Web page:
Outsourcing Military Logistics and Security Services

The Case of the United Kingdom

Authored by: Christopher Kinsey

The Routledge Research Companion to Security Outsourcing in the Twenty-first Century

Print publication date:  June  2016
Online publication date:  June  2016

Print ISBN: 9781472426833
eBook ISBN: 9781315613376
Adobe ISBN: 9781317042228




This chapter examines the impact of contractors on the provision of military logistics and security services to UK expeditionary operations. It discusses key issues that policymakers must confront before launching such operations if they are to have any chance of succeeding. In particular, it explains the growth, role and consequences of outsourcing logistics and security for expeditionary operations. This chapter is only concerned with contractors who deliver technical and service support, and armed security services. The first two groups are associated with generating military capability and are part of the military supply chain. These roles often come under the term ‘military logistics’ (see Uttley and Kinsey 2012 for a discussion on what military logistics involves). The third group is more closely associated with the UK Foreign and Commonwealth Office (FCO), providing the Department with physical security in hostile environments overseas. The move towards a ‘Total Support Force’ model (see Tiger Team Final Report, Ministry of Defence 2010) made up of a small military force responsible for performing a limited range of core military functions, 1 while working alongside other government departments and contractors, is very different to the type of military force that engaged in operations during the Cold War. The military then functioned with a far greater degree of self-sufficiency. There is little appetite within the military, the FCO and the government to turn back the clock. Instead, it appears the government is determined to press ahead with its liberal economic agenda, and outsource military support and security functions, rather than have them performed in-house (see also Cusumano’s chapter in this volume for an overview of the debates over cost effectiveness of military outsourcing). 2 Thus, the task facing the government is how to best incorporate and manage contractor support to future expeditionary operations.

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Outsourcing Military Logistics and Security Services


This chapter examines the impact of contractors on the provision of military logistics and security services to UK expeditionary operations. It discusses key issues that policymakers must confront before launching such operations if they are to have any chance of succeeding. In particular, it explains the growth, role and consequences of outsourcing logistics and security for expeditionary operations. This chapter is only concerned with contractors who deliver technical and service support, and armed security services. The first two groups are associated with generating military capability and are part of the military supply chain. These roles often come under the term ‘military logistics’ (see Uttley and Kinsey 2012 for a discussion on what military logistics involves). The third group is more closely associated with the UK Foreign and Commonwealth Office (FCO), providing the Department with physical security in hostile environments overseas. The move towards a ‘Total Support Force’ model (see Tiger Team Final Report, Ministry of Defence 2010) made up of a small military force responsible for performing a limited range of core military functions, 1 while working alongside other government departments and contractors, is very different to the type of military force that engaged in operations during the Cold War. The military then functioned with a far greater degree of self-sufficiency. There is little appetite within the military, the FCO and the government to turn back the clock. Instead, it appears the government is determined to press ahead with its liberal economic agenda, and outsource military support and security functions, rather than have them performed in-house (see also Cusumano’s chapter in this volume for an overview of the debates over cost effectiveness of military outsourcing). 2 Thus, the task facing the government is how to best incorporate and manage contractor support to future expeditionary operations.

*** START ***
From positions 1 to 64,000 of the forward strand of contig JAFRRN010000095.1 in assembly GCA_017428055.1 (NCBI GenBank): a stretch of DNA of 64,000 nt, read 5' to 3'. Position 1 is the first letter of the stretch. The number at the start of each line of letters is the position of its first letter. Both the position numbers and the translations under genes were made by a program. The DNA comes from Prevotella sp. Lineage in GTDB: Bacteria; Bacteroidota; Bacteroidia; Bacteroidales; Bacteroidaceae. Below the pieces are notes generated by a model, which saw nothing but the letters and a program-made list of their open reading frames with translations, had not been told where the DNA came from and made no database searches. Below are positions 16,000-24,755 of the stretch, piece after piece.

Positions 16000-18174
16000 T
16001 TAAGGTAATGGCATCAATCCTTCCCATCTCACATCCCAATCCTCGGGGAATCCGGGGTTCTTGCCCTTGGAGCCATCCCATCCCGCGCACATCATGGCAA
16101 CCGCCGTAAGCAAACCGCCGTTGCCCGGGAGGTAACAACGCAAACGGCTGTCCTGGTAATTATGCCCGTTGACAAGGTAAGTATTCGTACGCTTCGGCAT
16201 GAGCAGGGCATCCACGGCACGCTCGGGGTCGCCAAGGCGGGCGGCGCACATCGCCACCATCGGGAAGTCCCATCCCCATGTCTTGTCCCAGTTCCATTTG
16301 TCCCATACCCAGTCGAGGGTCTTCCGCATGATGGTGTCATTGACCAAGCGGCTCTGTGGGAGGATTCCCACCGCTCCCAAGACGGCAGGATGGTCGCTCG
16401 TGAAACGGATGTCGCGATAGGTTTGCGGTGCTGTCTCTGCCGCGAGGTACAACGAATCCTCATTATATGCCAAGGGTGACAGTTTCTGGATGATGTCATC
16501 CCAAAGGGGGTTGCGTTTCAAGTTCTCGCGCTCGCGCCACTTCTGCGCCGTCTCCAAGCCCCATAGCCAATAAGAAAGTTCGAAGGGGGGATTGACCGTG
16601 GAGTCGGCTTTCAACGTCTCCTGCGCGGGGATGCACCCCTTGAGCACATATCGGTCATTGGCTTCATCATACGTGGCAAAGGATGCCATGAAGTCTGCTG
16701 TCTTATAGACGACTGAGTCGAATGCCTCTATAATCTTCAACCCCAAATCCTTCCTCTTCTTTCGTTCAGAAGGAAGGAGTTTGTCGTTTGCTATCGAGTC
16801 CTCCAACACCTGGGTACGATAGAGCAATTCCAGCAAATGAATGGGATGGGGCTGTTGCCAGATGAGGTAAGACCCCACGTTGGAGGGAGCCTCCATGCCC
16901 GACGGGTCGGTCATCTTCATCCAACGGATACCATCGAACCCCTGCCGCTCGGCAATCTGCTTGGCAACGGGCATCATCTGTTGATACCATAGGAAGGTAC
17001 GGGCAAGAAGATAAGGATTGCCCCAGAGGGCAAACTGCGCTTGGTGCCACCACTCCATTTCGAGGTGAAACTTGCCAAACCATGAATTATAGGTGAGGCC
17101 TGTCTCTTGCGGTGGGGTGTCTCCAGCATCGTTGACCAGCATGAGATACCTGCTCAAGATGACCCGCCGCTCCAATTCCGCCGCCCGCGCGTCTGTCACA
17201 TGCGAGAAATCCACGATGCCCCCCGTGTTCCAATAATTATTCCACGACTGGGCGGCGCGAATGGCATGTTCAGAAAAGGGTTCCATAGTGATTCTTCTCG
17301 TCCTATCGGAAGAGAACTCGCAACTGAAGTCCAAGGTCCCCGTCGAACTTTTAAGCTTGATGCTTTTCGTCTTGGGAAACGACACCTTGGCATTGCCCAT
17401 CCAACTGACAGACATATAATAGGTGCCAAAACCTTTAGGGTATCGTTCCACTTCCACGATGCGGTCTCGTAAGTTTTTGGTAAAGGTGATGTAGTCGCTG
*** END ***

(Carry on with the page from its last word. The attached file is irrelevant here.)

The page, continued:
The chapter will proceed in four steps. First, it will define the different types of contractors that are regularly employed to support expeditionary operations. Second, it will trace the immediate historical roots to outsourcing military logistics and security services. In doing so, the chapter will point out that the government has historically relied on the market to fill a shortfall in capabilities during times of high operational tempo. However, such shortfalls are not the only drivers behind outsourcing military logistics and security functions. As the third section notes, the decision to continue outsourcing these functions is also the result of political, economic, technological and operational factors. The fourth section provides the chapter’s conclusion.


While the military rely heavily on the first two types of contractors detailed below to generate capability during overseas operations, the FCO depends on the third type of contractor listed below during the same operations. The very different functions and responsibilities these contractors perform means that it is important to differentiate between them if we are to understand fully the reasons why the UK has chosen to utilise contractors to support its expeditionary operations. Here, a good starting point is to recognise how these diverse entities have developed. This in turn has had a significant impact on how and for whom they work. Second, the drivers behind the decision to use these different types of contractors are also often varied. For example, certain drivers have made it impossible to find an alternative solution to using contractors. This is the case with technology. The drive for very technically sophisticated weapons systems has left the military more-or-less totally dependent on system support service contractors to maintain them. In other cases, drivers do allow for the possibility of an alternative to contractors even though the financial cost may be prohibitively high as in the case of employing soldiers for menial tasks that contractors can do just as well and at a fraction of the cost.